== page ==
The power of a twin study to detect and accurately estimate the additive genetic variance of a trait is limited by the total number of pairs and the proportion of MZ twins considered (Visscher, 2004). As noise in the A estimates for non and low heritability traits may influence the overall distribution, we compared A estimate distributions across all previously clustered techniques considering only heritable OTUs—those with A estimates greater than the mean of all OTUs (8%) and with a lower 95% confidence interval of at least 1% (Fig. 4). When only considering the most heritable OTUs, the majority of de novo based approaches produced units with higher heritability estimates than the reference-based approaches. VSEARCH AGC clustering at 97 and 98%, and DGC clustering at 97% produced significantly higher estimates than closed reference UCLUST. As did SUMACLUST de novo clustering (97% identity), which also produced units with significantly higher heritability than those produced by open reference based clustering. De novo clustering at higher sequence identity thresholds (99 and 100%) produced OTUs with significantly lower estimates than SUMACLUST at 97%.

Comparison of A heritability estimates between all clustering approaches. Only considering OTUs who’s A estimate was greater than the mean (∼8%) and had a lower 95% CI greater than 1%.

Figure 4: Comparison of A heritability estimates between all clustering approaches. Only considering OTUs who’s A estimate was greater than the mean (∼8%) and had a lower 95% CI greater than 1%.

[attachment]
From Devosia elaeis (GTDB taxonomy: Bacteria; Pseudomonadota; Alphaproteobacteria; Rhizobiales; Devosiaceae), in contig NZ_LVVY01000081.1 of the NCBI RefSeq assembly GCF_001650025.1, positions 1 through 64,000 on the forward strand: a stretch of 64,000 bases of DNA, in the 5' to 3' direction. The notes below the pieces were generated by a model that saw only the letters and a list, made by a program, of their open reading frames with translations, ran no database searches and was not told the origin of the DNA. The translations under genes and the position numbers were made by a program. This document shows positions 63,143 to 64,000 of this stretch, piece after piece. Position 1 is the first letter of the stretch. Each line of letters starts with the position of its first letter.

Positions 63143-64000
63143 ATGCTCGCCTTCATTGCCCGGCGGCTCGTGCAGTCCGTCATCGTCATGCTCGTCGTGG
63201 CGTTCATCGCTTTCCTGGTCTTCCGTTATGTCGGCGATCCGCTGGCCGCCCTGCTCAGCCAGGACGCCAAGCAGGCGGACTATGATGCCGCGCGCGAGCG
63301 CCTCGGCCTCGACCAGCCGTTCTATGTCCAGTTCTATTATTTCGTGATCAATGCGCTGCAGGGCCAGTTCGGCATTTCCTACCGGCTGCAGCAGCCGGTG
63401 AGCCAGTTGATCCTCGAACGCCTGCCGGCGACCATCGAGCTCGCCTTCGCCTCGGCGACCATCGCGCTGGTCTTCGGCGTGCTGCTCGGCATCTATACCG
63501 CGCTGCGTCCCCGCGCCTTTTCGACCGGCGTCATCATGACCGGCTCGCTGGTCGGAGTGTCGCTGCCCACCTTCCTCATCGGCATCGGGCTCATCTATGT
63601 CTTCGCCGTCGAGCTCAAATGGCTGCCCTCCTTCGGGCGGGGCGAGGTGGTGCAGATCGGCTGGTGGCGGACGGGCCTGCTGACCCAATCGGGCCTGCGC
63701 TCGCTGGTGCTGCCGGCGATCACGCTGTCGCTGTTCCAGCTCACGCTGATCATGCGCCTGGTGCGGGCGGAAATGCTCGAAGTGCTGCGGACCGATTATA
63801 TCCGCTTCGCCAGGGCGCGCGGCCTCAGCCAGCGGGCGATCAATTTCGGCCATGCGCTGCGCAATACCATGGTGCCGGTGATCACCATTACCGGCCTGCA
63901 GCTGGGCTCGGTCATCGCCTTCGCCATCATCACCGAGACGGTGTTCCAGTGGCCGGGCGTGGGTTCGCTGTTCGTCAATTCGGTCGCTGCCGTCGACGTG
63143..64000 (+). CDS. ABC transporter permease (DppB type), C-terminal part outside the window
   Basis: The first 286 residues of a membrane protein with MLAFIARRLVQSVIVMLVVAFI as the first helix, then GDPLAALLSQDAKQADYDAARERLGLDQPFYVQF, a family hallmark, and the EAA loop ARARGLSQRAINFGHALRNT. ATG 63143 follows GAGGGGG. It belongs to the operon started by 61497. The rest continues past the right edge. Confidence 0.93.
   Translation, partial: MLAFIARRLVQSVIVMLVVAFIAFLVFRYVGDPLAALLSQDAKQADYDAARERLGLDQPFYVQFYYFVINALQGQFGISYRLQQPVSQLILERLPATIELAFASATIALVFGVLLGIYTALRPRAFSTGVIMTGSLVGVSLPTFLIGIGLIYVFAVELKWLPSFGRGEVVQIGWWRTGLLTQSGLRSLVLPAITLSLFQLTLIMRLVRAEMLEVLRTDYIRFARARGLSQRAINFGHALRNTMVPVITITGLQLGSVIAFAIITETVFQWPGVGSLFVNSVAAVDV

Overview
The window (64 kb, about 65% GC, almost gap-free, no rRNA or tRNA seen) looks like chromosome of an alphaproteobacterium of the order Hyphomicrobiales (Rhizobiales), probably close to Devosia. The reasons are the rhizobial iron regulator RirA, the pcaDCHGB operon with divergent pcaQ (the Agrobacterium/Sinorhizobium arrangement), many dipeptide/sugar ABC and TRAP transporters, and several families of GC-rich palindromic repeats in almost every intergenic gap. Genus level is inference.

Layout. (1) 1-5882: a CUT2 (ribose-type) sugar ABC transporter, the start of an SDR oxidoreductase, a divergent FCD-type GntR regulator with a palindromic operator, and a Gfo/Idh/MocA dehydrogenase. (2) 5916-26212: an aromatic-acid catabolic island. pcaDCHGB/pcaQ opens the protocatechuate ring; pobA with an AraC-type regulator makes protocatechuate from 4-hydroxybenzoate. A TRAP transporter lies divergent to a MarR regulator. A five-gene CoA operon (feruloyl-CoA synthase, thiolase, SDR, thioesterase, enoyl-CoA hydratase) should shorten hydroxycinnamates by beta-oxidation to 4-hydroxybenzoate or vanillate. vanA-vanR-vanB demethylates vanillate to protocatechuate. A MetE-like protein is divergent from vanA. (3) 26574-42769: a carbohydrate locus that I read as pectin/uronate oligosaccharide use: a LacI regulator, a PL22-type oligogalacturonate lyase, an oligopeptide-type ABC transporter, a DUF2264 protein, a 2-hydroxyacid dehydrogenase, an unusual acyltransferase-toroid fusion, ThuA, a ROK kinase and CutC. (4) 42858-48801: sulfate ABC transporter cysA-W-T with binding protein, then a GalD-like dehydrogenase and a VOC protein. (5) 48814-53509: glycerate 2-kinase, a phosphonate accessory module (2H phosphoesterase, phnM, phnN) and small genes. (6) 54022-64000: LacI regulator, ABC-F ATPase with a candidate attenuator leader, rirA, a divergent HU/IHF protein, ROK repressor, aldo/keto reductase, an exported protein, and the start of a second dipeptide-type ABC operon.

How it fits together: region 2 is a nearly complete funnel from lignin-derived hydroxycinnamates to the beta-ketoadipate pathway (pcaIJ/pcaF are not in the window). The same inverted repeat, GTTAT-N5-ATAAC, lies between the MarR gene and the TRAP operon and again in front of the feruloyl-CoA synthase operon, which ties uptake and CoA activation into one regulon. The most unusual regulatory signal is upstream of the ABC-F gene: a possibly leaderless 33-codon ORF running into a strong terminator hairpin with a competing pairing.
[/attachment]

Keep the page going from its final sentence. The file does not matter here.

SUMACLUST and VSEARCH clustering produced OTUs with significantly higher heritability estimates than OTUs produced using reference-based clustering. Significant differences are shown where * indicates q < 0.05 and ** indicates q < 0.01.

Differences resulting from clustering approach are not apparent after collapsing by taxonomic assignment

The ability of a technique to generate OTUs representing fine scale biological units may be less important for studies aiming to identify effects at higher taxonomic levels. To determine if choice of OTU clustering approach significantly effected the ability to generate representative taxa we collapsed each OTU table at all taxonomic levels from genus to phylum, and estimated the heritability of taxa at each level (Table S2). We then investigated the ability of taxonomic assignments and clustering methods to predict taxa heritability estimates. We found that assignments to 150 of the 168 taxa found across all 11 methods were significant predictors of heritability, however none of the clustering methods had a significant effect. This suggests that from genus through to higher-level taxonomic summaries there is sufficient collapsing of reads that the previously observed differences in OTU clustering are not apparent.

Alpha diversity measures are influenced by clustering approach